"Health and safety compliance and knowledge transfer is a strategic priority for our board of directors," says Audrey Gilbeau, Executive Director of the Nokiiwin Tribal Council. However, she points out that it must start with the community. "We are driven by the community's needs and priorities, not the other way around. They self-determine the pace of change."
Norm Jaehrling, CEO of PIC Mobert First Nation and a member of the steering committee, says his community was introduced to the importance of health and safety years ago through economic development.
"We have the expertise and systems in place, and we need to bring them in-house. This isn't something other communities have necessarily thought of before, but just as we have a duty to protect economic, financial and political rights, we must protect the health and safety rights of our people."
Joe Donio, President of the Nokiiwin Tribal Council, agrees. He is working to create partnerships between the community and industry, and an important first step is asking the right questions. "Now we are asking employers about their health and safety track record."
Gilbeau and Donio both believe community champions are the key to the Initiative's success. Donio explains, “Our young champions are embracing health and safety and see the importance to the community. No one ever spoke to them about health and safety before, and now they are leading discussions around prevention. They will create momentum, and that's where we'll see real change happen."
"WSPS is a positive and respectful contributor to what we are trying to do, and they understand the various stages of development of our communities. They are building our capacity to provide knowledge transfer opportunities within our Nokiiwin member communities and beyond. They are facilitators, encourages, and educators. WSPS is more than just a resource; they have become one of us."
Joe Donio, President of Nokiiwin Tribal Council - Norm Jaehrling, CEO of Pic Mobert First Nation - Audrey Gilbeau, Executive Director of Nokiiwin Tribal Council
When the WSPS Advisory Committees first came together in 2010, they weren't sure where they could deliver the greatest value. That didn't last long. With a slew of legislative changes and a challenging economy to contend with, their work was cut out for them, and it’s been full steam ahead ever since.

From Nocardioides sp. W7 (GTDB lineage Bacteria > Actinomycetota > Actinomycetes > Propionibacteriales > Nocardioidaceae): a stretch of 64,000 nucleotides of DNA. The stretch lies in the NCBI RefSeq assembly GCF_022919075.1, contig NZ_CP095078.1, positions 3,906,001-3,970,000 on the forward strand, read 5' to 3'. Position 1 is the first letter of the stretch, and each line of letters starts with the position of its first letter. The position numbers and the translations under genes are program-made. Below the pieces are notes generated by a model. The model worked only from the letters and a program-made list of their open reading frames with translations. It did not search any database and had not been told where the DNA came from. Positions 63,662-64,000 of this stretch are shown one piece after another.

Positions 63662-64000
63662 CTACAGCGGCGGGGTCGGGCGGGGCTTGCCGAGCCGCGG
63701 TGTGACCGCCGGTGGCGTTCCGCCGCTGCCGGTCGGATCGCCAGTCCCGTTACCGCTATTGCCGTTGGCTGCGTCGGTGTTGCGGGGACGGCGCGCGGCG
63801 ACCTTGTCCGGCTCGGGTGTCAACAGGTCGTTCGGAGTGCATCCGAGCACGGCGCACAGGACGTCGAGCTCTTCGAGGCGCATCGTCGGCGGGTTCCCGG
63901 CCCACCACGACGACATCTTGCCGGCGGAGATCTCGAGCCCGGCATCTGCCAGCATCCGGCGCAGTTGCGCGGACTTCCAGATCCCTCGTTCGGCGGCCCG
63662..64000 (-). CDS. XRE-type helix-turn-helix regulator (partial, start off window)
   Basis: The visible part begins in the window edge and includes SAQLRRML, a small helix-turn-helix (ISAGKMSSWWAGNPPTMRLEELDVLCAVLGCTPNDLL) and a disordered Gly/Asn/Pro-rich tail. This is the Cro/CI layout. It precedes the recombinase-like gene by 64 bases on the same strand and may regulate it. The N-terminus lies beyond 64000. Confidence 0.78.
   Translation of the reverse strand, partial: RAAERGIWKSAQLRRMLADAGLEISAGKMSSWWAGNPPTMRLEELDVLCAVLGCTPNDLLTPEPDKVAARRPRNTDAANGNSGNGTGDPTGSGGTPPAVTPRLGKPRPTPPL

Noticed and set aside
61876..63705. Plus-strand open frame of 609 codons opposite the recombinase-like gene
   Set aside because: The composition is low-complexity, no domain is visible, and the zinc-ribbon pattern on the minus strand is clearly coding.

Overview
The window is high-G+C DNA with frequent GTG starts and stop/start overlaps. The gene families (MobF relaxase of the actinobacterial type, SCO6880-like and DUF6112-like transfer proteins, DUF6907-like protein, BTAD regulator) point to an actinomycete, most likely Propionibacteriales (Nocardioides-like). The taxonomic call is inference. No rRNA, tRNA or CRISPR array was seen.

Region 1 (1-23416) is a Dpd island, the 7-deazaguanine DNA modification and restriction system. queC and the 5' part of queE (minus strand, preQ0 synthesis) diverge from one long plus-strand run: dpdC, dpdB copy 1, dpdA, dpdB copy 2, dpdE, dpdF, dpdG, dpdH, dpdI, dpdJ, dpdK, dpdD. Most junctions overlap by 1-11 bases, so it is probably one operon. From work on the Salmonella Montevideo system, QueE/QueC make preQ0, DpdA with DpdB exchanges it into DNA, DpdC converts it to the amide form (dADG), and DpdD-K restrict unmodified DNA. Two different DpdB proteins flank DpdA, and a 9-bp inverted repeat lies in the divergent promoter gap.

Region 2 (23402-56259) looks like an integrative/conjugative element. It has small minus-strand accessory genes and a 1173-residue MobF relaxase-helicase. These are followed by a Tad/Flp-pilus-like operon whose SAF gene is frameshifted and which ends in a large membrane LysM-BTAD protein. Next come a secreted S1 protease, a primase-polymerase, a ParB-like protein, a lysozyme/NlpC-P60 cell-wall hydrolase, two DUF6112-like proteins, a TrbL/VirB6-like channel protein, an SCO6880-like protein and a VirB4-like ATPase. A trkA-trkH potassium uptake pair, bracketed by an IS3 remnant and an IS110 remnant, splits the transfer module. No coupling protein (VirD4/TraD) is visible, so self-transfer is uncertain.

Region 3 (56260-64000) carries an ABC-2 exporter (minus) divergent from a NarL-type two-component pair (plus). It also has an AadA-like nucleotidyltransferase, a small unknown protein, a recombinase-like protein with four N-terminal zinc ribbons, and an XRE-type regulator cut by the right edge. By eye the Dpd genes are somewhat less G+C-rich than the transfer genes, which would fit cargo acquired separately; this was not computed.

Over 100 individuals, representing 10 sub-sectors, volunteer on WSPS advisory committees. Richard Coleman, Chair of the WSPS Executive Advisory Committee and General Manager of Brookfield Global Integrated Solutions explains, "Now our meetings are chock-full and there often isn’t enough time to get to everything. There is so much we want to do and influence."
Tom Baker, Manager of Human Resources at Bayview Flowers, and a member of the WSPS Agriculture and Horticulture Advisory Committee agrees with Coleman.
"We used to just identify issues. Now we translate concepts into specific tools and information that can be applied in the workplace."
In 2015, Baker participated in the Ministry of Labour's risk assessment survey for greenhouses, an opportunity he knows came to him because of his involvement with the advisory committee. The survey provided a list of top hazards for greenhouses and perceptions about those hazards, which will feed into a province-wide prevention strategy being developed, with advisory committee input, to address unique risks and challenges in the agriculture and horticulture sector.
Last year, advisory committees undertook more than 25 different initiatives and consultation activities, including collaborating with various government ministries and research partners, as well as participating in WSIB's rate framework consultations, the Ministry of Labour's program review, and the WSPS value-for money audit. They also developed a toolbox of new solutions specifically for small and medium-sized businesses.
Coleman says representing the needs of small businesses is an area of focus for the committees. To support this, every committee member has made the commitment to reach out personally to at least one small business. "Large organizations have more resources available to help them navigate legislation and implementation. Now we are working to bring small businesses that need our support into the fold."
"Our involvement and influence are causing second thoughts before changes are implemented. We provide a reality check to reflect the needs of industry so we can avoid unnecessary fumbling, rightsizing and realignment."
Richard Coleman, Chair WSPS Executive Advisory Committee